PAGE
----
He was originally cast in The Deer Hunter , the second movie of a three-movie deal with Universal Studios. [4] However, despite being under contract, Scheider dropped out two weeks before the start of filming. Universal offered him the option of reprising his role as Martin Brody for a Jaws sequel, and would consider his contractual obligations fulfilled if he accepted. Scheider accepted, and Jaws 2 was released in 1978. It was a huge hit. [4]

Scheider starred in Last Embrace (1979), a Hitchcockian thriller for Jonathan Demme.

In 1979 he received his second Academy Award nomination, this time as Best Actor in All That Jazz , in which he played a fictionalized version of the film's director and co-writer Bob Fosse. [4] Some of the film's production was portrayed in the FX miniseries Fosse/Verdon , where Scheider was played by actor/composer Lin-Manuel Miranda.

He did a thriller with Meryl Streep for Robert Benton, Still of the Night (1982) which was a box office disappointment. However Blue Thunder (1983), [4] a John Badham film about a fictitious technologically advanced prototype attack helicopter which provided security over the city of Los Angeles during the 1984 Summer Olympic Games, was a huge hit.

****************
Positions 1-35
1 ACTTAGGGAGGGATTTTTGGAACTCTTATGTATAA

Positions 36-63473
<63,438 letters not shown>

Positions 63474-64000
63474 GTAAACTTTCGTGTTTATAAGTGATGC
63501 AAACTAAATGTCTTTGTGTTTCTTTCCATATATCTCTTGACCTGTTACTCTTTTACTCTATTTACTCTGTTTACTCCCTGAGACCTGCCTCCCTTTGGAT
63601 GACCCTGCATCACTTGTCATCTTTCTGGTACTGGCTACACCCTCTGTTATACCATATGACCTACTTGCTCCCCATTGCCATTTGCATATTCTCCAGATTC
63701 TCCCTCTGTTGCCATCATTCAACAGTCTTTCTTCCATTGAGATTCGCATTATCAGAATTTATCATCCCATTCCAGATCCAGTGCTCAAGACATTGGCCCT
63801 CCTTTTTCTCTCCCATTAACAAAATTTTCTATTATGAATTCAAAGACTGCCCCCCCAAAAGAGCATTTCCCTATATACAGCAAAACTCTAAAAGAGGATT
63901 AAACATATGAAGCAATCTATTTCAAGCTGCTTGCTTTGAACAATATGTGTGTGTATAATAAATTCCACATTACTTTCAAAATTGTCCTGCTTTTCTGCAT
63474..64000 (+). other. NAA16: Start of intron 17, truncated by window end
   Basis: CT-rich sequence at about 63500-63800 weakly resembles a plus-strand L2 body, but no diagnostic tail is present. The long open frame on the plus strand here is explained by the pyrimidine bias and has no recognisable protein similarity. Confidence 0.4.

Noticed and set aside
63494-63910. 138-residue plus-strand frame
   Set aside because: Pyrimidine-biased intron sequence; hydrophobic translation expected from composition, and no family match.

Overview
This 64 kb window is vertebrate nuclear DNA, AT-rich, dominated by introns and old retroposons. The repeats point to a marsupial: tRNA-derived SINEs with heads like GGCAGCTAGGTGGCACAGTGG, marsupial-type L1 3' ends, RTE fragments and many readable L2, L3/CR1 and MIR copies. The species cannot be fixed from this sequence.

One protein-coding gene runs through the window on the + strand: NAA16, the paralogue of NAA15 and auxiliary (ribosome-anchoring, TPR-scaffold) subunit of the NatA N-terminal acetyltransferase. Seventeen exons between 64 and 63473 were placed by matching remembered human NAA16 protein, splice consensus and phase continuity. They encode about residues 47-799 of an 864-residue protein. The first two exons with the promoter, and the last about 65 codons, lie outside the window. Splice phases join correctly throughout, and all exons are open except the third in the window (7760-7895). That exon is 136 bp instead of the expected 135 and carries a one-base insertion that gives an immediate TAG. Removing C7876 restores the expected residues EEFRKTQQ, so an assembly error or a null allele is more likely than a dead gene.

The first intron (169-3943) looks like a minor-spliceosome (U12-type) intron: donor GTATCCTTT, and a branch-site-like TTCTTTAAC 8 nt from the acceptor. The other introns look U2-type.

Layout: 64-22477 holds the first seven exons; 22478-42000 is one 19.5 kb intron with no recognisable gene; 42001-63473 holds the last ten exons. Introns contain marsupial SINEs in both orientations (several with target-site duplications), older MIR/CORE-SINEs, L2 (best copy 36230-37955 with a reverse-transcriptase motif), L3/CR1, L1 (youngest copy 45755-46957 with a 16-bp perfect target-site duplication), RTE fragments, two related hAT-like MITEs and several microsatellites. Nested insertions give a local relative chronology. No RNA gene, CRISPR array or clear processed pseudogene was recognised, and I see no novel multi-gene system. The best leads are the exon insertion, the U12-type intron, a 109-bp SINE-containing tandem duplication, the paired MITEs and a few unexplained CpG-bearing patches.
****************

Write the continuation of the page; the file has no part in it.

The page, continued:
Scheider made two TV movies, Jacobo Timerman: Prisoner Without a Name, Cell Without a Number (1983) and Tiger Town (1984).

This was followed by a role as Dr. Heywood Floyd in Peter Hyams' 2010 , a 1984 sequel to Stanley Kubrick's 1968 science fiction classic 2001: A Space Odyssey , in which William Sylvester originated the role of Floyd. [11] He provided narration for Mishima: A Life in Four Chapters (1985).

Scheider was in The Men's Club (1986), 52 Pick-Up (1986) for John Frankenheimer, Cohen and Tate (1988), Listen to Me (1989), Night Game (1989), The Fourth War (1990) again for Frankenheimer, Somebody Has to Shoot the Picture (1990), and The Russia House (1991).

Later career

One of his later parts was that of Dr. Benway in the long-in-production 1991 film adaptation of William S. Burroughs' novel Naked Lunch . [4] In 1990 he co-starred with Sean Connery in The Russia House as the smart-talking CIA liaison with MI6. Scheider played a mob boss in the Gary Oldman crime film Romeo Is Bleeding (1994) [4] and a chief executive of a corrupt insurance company cross-examined by Matt Damon's character in 1997's John Grisham's The Rainmaker , directed by Francis Ford Coppola.